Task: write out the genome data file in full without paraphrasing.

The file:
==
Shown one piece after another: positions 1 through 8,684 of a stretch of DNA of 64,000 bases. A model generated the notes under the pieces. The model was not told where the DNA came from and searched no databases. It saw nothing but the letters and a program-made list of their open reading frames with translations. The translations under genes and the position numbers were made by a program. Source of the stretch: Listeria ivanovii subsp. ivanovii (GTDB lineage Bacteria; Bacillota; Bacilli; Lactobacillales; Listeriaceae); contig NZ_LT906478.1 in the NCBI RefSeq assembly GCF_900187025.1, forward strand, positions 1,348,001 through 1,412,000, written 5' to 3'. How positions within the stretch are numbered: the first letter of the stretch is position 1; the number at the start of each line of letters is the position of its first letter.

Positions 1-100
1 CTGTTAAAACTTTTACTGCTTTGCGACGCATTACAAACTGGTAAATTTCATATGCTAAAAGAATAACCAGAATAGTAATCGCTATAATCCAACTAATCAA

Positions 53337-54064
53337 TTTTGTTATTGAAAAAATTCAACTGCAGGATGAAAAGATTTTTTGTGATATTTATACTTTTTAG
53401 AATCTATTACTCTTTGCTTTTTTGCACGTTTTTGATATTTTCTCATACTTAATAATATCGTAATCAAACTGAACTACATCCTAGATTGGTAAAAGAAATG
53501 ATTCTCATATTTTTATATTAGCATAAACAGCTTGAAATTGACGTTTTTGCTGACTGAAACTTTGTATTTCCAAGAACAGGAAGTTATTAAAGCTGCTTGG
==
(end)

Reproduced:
Shown one piece after another: positions 1 through 8,684 of a stretch of DNA of 64,000 bases. A model generated the notes under the pieces. The model was not told where the DNA came from and searched no databases. It saw nothing but the letters and a program-made list of their open reading frames with translations. The translations under genes and the position numbers were made by a program. Source of the stretch: Listeria ivanovii subsp. ivanovii (GTDB lineage Bacteria; Bacillota; Bacilli; Lactobacillales; Listeriaceae); contig NZ_LT906478.1 in the NCBI RefSeq assembly GCF_900187025.1, forward strand, positions 1,348,001 through 1,412,000, written 5' to 3'. How positions within the stretch are numbered: the first letter of the stretch is position 1; the number at the start of each line of letters is the position of its first letter.

Positions 1-100
1 CTGTTAAAACTTTTACTGCTTTGCGACGCATTACAAACTGGTAAATTTCATATGCTAAAAGAATAACCAGAATAGTAATCGCTATAATCCAACTAATCAA

Positions 53337-54064
53337 TTTTGTTATTGAAAAAATTCAACTGCAGGATGAAAAGATTTTTTGTGATATTTATACTTTTTAG
53401 AATCTATTACTCTTTGCTTTTTTGCACGTTTTTGATATTTTCTCATACTTAATAATATCGTAATCAAACTGAACTACATCCTAGATTGGTAAAAGAAATG
53501 ATTCTCATATTTTTATATTAGCATAAACAGCTTGAAATTGACGTTTTTGCTGACTGAAACTTTGTATTTCCAAGAACAGGAAGTTATTAAAGCTGCTTGG